Why it is so hard to CHANGE
There is nothing about our body which is fixed. All our constituent parts are constantly being broken down and remade. Red blood cells last only 120 days, whereas certain brain cells live for decades. Turn-over of our complete skeleton takes about 10 years but our skin is replaced in a matter of weeks. The obvious question, then, is why do we continue to look the same, have the same scars, and the same health problems? If we are constantly being renewed, why are we not refreshed anew? If our structure is not fixed, what is constraining us to stay the same?
Self-organisation (autopoiesis), found in even single-celled organisms, is an enigma to science yet life’s definitive characteristic is that it organises itself around a stable state. We, literally, hold ourselves together against the dissipating pull of entropy. Without this holding pattern we are non-existent. We are a dynamic stability: retaining enough molecular stability to stop us dissipating into a cloud of randomness with only enough plasticity for living processes to take place. We grow, age, repair, fight off pathogens, and reproduce, but change is strictly controlled around the central hub of sameness.
Living systems show a sophisticated balance between stability and change.
This balance is hugely relevant to health maintenance because the locus is based on natural selection (survival) rather than well-being.
Staying the same has many advantages.
We ‘hold on’ to the effects of past events for very good reasons. Scar tissue is stronger than the tissue it repaired, and so rebuilding scar tissue keeps the area stronger—as an adaptation. After all, that area must have been weak to be injured. The down side is that scar tissue can restrict movement and hinder flexibility.
Our immune system holds on to every affront it has ever experienced, reacting swiftly to anything which resembles what harmed us in the past. The down side is that an over-reactive immune system causes us all sorts of uncomfortable symptoms and can harm our tissues over time.
Prioritizing survival means our system holds on to things that we could actually now let go. Natural selection favours the strategy, ‘If it has worked till now, keep it.’
This is also true on a psychological level. If we are lucky, we have enough psychological stability to keep us functioning within societal norms but enough psychological plasticity to enable learning and adaptation to occur. But what has worked (or been necessary) in the past is carried forward in case the situation returns. If life has been ruthlessly traumatic, we may remain hypervigilant so that we are ready for the next onslaught. This is not a healthy condition to be in long term.
Many holding patterns are not optimal for health and well-being right now. They are survival strategies which may no longer be relevant, but which we can’t easily change—because our whole self-regulatory system is resisting change.
Change is severely constrained in living systems. Uncontrolled change and unregulated behaviour can threaten survival. Unconstrained cell division is cancer. Unconstrained enthusiasm is mania. A lack of self-regulation is ill-health and ultimately death.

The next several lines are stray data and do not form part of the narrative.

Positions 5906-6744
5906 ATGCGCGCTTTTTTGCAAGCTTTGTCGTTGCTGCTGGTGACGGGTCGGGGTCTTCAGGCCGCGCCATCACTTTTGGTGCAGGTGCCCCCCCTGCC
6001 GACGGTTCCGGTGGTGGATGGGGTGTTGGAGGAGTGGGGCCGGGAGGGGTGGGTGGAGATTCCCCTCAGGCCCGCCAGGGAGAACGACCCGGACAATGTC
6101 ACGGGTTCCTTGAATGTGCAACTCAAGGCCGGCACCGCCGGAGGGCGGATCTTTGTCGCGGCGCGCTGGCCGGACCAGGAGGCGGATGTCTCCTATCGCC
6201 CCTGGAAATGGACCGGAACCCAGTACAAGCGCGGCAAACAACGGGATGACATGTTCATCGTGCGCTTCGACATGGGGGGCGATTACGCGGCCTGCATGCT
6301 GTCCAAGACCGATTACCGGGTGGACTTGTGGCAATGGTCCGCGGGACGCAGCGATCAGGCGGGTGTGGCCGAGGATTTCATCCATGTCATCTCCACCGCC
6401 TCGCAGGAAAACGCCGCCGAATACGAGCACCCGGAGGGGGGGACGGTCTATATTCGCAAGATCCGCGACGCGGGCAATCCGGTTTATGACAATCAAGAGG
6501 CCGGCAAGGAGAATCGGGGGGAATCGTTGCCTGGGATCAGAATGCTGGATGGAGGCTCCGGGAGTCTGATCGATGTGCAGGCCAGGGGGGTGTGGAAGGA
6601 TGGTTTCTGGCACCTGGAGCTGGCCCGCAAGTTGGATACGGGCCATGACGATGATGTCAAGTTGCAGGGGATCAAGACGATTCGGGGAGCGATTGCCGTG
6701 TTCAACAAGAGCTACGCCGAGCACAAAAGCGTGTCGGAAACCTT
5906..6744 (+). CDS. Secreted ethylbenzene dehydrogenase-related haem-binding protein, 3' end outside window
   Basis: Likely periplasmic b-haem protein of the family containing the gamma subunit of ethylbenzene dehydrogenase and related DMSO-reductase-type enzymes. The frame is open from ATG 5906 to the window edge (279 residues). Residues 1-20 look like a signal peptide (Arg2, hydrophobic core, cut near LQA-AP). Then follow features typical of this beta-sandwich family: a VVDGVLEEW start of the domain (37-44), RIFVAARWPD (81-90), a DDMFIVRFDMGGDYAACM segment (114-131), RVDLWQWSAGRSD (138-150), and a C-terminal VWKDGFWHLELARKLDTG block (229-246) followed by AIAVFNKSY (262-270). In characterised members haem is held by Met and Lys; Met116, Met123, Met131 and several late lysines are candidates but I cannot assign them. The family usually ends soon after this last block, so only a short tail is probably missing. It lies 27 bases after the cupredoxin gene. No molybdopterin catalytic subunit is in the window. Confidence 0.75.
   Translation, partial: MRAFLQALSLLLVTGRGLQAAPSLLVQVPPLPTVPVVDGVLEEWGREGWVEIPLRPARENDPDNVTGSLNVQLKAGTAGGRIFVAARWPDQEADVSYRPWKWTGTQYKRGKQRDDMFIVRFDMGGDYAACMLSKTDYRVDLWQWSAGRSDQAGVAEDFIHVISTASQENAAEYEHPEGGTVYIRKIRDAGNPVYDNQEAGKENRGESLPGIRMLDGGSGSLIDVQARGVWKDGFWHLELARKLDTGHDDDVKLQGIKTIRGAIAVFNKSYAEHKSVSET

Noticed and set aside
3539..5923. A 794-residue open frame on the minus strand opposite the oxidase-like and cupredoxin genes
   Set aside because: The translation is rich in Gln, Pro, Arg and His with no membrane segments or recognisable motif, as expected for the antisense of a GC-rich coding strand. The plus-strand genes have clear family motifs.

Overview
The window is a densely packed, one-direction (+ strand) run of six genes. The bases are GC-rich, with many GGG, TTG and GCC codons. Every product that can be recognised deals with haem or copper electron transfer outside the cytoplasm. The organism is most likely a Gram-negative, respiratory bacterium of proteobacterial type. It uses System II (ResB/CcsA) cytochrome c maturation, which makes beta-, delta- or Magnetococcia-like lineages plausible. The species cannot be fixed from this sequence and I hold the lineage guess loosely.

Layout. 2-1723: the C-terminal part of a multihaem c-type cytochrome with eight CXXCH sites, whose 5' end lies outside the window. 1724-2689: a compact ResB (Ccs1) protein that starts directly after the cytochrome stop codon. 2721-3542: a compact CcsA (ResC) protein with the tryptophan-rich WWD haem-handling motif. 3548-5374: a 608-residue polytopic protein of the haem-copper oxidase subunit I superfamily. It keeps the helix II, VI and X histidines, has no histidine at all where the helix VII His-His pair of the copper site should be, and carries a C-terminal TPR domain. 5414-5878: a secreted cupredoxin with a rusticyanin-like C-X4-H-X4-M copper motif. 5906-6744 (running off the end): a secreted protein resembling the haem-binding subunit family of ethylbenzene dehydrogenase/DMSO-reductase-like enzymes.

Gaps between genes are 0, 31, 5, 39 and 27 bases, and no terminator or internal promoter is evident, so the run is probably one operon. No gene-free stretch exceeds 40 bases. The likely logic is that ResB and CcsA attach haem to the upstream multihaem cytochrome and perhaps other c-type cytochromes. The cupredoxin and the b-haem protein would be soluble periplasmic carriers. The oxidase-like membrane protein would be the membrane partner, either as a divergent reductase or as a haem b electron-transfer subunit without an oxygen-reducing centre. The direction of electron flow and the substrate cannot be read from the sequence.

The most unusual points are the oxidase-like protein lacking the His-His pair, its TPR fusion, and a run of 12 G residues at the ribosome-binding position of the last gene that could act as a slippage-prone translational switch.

Part of how bodywork works is through helping clients to manage change while recognising that an ingrained way of being is there for a reason. Whereas it might be safe (and good for our health) to release a tense holding pattern remaining in the body from a past trauma, it may not be in our best interests to let go of tension caused by currently living with a violent partner. We may need defences in place. On the other hand, if a client is stuck in hypervigilance from an experience which is unlikely to repeat then we could help them turn down the volume to something more manageable.
A good practitioner will offer suggestions for new ways of being—but leave the decision about that change to your (unconscious) self-regulation system.
We might gently open your tight painful shoulder joint to see if ‘more opening’ is OK for you. Your body might resist the stretch and refuse to change, or you might feel so much better when this area is opened that you ‘allow’ the change to remain. Either is fine. Similarly, a practitioner might change your fear-based breathing pattern allowing you to experience a temporary taste of relaxation. If this feels Ok, your system might accept the new way of breathing but, on the other hand, if this new feeling of relaxation feels unsafe, you will pop back to being ‘on alert.’ It may take a few bodywork sessions for your body-brain system to allow positive change.
If we are not offered an opportunity to change, we inevitably remain more or less the same—because that is what bodies do. Being naturally resistant to change, bodies need to be eased and encouraged with helpful suggestions. Your bodywork session is therefore a somatosensory negotiation, between you and your practitioner, about what is still useful to you, what is no longer helpful, and what feels great to let go.